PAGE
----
utilize both backend and frontend drivers) is open to debate.  It can
be assumed however that all driver domains will require DMA access.

P2M should make driver domains easier to implement (once the initial
Xenlinux/ia64 work is completed) and able to support a broader range
of functionality.  P==M may disallow hybrid driver domains and
create other restrictions, though some creative person may be able
to solve these.


None of the approaches have been "design-tested" significantly for
support or compatibility with future Xen functionality such as
oversubscription or machine-memory hot-plug, nor for exotic
machine memory topologies such as NUMA or discontig (sparsely
populated).  Such functionalities and topologies are much more
likely to be encountered in high-end server architectures rather
than widely-available PCs and low-end servers.  There is some
debate as to whether the existing Xen memory architecture will easily
evolve to accommodate these future changes or if more fundamental
changes will be required.  Architectural decisions and restrictions
should be made with these uncertainties in mind.

Some believe that discovery and policy for machine memory will
eventually need to move out of Xen into domain0, leaving only
enforcement mechanism in Xen.  For example, oversubscription, NUMA
or hot-plug memory support are likely to be fairly complicated
and a commonly stated goal is to move unnecessary complexity out
of Xen.  And the plethora of recent changes in Linux/ia64
involving machine memory models indicates there are still many
unknowns.  P==M more easily supports a model where domain0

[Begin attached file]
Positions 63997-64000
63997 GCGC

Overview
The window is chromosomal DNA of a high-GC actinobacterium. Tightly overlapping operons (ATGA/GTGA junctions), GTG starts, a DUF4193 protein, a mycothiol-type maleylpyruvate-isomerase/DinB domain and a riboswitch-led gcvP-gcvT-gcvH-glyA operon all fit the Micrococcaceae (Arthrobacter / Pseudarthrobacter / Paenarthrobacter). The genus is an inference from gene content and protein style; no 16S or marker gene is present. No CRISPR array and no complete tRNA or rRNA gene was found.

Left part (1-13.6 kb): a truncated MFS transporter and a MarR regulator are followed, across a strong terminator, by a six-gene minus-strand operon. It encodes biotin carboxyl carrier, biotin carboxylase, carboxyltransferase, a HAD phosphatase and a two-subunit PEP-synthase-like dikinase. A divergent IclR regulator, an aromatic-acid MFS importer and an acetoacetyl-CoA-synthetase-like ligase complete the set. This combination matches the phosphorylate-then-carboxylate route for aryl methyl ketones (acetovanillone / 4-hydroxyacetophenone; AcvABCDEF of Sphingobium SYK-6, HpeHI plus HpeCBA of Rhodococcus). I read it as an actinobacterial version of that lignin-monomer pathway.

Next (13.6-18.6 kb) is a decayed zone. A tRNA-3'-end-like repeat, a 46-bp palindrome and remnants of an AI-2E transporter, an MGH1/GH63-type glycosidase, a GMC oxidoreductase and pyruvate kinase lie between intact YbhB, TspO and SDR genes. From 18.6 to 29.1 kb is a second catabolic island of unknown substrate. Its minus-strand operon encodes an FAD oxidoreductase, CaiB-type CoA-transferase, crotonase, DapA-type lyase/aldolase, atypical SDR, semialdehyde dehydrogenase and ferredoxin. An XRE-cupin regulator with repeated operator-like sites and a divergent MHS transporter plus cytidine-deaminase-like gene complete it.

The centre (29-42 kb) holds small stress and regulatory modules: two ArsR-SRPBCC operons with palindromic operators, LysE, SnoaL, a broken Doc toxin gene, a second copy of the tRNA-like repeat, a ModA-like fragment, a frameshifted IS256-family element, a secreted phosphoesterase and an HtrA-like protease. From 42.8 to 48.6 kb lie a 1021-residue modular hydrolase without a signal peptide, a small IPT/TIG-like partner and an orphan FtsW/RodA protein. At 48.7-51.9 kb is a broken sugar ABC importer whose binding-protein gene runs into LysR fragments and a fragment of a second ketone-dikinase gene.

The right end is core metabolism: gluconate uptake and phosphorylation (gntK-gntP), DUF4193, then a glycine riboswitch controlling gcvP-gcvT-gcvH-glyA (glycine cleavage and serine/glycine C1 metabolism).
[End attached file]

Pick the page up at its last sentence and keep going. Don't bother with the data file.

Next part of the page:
owns ALL of machine memory *except* a small amount reserved for
and protected by Xen itself.  If this is all true, Xen/x86 may
eventually need to move to a dom0 P==M model, in which case it
would be silly for Xen/ia64 to move to P2M and then back to P==M.

Others think these features will be easy to implement in Xen and,
with minor changes, entirely compatible with P2M.  And that
P2M is the once and future model for domain0.


I'm sure there are more issues and tradeoffs that will come up
in discussion, but let me summarize these:

Move domain0 to P2M:
+ Fewer differences in Xen drivers between Xen/x86 and Xen/ia64
+ Fewer differences in Xen drivers between Xen/VT-x and Xen/VT-i
+ Easier to implement remaining Xen drivers for Xen/ia64
- Major changes may require months for Xen/ia64 to regain stability
- Many more changes to Xenlinux/ia64; more difficulty pushing upstream
- No attempt to make Xen more resilient for future architectures

Leave domain0 as P==M:
+ Fewer changes in Xenlinux; easier to push upstream
+ Making Xen more flexible is a good thing
? May provide better foundation for future features (oversubscr, NUMA)
- More restrictions on driver domains
- More hacks required for some Xen drivers, or
- More work to better abstract and define a portable driver
  architecture abstract